I was exactly 6' tall, and weighed 165 lbs a few weeks earlier when I first arrived "Down South" in "Da Nam." The heat and lack of abundantly fine home-cooked meals (Linda's a great cook) was causing me to lose weight rapidly; by the time I left Vietnam a year later my weight was only 145 lbs. It was all due to a rapid metabolism which caused me to need copious amounts of food to maintain my normal body weight. Back in "The World" (slang for America) I often emphasized to the waitress that she could sacrifice quality for quantity. Now in Vietnam, I'ld augment my regular meals, with extra C-ration cans of just about anything that was left over from the other guy's meals. Especially treasured was a Pecan Nut Roll, or a Date Nut Roll. But, I was still losing weight.
At VCB, our operations bunker required electricity so we had two 20kw generators, in the field below, that ran on diesel fuel. The same field where we parked our 6-by, and where we filled our sand bags. With my knack for mechanics, I was a shoo-in for being the "generator guy," (one of my collateral duties). That's alright, I loved it. There was always one cranked up, and making the electrons flow. Every couple days I'ld give one of them a PM, and after a couple weeks I trained The Greek on the generator and he helped me out.
I'll never forget the perpetual smile on the Greek's face, and he had the ability to "clown around" with any and all work; it was his unique ability to make the hardest work into a game, and it seemed like child's play. One evening several of us were sitting in the bunker and playing cards, "Back Alley" which, in Vietnam, was almost exclusively a Marine card game. The bunker being much cooler than about anywhere else (we had a big fan in there to ventilate the thing - remember - we had generators), was our number one place to relax.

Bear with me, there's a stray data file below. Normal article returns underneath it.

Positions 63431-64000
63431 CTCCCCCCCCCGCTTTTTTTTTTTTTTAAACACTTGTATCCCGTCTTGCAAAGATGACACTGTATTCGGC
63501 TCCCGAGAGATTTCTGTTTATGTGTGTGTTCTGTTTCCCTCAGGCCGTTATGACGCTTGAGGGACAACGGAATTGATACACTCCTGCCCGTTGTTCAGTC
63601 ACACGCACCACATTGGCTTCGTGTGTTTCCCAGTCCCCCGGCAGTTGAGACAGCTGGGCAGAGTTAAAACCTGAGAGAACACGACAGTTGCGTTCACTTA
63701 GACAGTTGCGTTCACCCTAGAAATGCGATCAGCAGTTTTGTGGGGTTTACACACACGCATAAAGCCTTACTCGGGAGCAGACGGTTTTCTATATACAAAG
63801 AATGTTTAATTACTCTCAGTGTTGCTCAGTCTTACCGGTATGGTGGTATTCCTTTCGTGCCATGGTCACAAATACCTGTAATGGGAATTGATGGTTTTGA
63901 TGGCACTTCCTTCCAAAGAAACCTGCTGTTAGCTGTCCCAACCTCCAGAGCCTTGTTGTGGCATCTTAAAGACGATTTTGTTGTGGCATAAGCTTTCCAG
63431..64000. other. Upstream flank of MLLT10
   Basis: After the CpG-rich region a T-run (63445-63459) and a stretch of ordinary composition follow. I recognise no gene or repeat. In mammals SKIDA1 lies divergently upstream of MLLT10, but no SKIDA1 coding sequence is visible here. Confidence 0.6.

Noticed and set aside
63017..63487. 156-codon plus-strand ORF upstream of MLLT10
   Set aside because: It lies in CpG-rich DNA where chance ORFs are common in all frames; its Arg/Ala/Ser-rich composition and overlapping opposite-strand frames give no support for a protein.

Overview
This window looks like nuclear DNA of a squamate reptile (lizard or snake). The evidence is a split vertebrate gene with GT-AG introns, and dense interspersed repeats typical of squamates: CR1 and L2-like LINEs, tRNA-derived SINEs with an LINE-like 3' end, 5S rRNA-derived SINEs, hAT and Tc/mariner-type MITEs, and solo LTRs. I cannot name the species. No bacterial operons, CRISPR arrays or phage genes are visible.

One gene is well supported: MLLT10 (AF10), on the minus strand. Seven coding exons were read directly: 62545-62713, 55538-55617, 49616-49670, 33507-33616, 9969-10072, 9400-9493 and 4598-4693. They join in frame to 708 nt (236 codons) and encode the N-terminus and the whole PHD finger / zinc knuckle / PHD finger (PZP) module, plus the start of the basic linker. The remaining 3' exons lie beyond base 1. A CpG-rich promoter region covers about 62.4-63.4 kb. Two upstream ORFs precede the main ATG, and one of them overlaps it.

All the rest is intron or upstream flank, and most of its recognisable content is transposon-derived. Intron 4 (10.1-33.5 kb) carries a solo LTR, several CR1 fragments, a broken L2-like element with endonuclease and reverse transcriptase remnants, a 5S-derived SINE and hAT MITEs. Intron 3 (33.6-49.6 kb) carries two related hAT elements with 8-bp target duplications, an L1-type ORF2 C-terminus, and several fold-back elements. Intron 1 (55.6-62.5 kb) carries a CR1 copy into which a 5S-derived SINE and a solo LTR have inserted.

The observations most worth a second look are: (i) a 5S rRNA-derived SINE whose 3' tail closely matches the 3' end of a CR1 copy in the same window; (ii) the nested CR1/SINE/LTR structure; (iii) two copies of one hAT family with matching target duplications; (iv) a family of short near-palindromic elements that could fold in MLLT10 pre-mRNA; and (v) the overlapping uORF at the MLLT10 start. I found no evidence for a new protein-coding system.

As we played cards, we were being buzzed by a fly. For some reason the fly was very irritating and persistent, more so than normally. We were sitting around in shorts, or cutoff cammies, and that fly suddenly landed on Greek's leg just above his knee. Since about six of us were sitting there in a circle, we all saw the fly light on Greek's leg at about the same time. All of a sudden, zoom, zap, then a pronounced "yeow" came from The Greek. We were all transfixed by the strangest bug I've ever seen in my life. A large, spindly bug with big translucent wings, and a long proboscis swooped down and impaled that fly on Greek's leg. The bug's nose went all the way through the fly and stuck into Greek's leg. We all gazed in amazement as the bug fluttered and then took off with the fly.
"Wow, can you believe THAT?" was on every bodies lips. I don't remember what The Greek said, but you can be sure that it was a winner. And, you can be sure that The Greek told that story over, and over again. It's absolutely true, guys. I saw it too.